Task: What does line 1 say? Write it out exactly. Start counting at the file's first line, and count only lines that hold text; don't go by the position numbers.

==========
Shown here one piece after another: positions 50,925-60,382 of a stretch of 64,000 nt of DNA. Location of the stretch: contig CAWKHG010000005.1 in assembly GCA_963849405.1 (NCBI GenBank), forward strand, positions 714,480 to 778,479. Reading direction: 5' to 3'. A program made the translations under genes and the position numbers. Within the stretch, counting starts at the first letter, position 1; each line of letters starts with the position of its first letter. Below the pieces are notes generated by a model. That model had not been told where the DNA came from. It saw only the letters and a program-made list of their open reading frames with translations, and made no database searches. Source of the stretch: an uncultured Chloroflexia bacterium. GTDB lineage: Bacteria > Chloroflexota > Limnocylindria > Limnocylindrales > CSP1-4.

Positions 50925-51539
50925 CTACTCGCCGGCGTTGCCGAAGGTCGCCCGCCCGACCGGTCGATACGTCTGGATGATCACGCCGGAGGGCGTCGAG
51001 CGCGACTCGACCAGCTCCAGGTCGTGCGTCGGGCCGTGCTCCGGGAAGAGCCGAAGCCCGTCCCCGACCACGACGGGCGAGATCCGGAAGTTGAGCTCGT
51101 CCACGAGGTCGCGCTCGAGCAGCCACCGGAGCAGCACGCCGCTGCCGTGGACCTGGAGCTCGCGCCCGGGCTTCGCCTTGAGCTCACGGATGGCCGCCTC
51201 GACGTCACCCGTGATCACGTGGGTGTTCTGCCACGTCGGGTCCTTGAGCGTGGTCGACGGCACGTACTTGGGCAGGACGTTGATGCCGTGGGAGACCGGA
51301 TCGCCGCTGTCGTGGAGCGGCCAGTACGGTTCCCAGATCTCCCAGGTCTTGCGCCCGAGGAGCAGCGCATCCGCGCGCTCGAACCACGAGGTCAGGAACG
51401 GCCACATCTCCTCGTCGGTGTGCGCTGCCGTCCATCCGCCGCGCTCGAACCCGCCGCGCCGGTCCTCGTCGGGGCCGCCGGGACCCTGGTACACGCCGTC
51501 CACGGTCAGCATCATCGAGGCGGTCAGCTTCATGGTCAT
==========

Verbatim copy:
Shown here one piece after another: positions 50,925-60,382 of a stretch of 64,000 nt of DNA. Location of the stretch: contig CAWKHG010000005.1 in assembly GCA_963849405.1 (NCBI GenBank), forward strand, positions 714,480 to 778,479. Reading direction: 5' to 3'. A program made the translations under genes and the position numbers. Within the stretch, counting starts at the first letter, position 1; each line of letters starts with the position of its first letter. Below the pieces are notes generated by a model. That model had not been told where the DNA came from. It saw only the letters and a program-made list of their open reading frames with translations, and made no database searches. Source of the stretch: an uncultured Chloroflexia bacterium. GTDB lineage: Bacteria > Chloroflexota > Limnocylindria > Limnocylindrales > CSP1-4.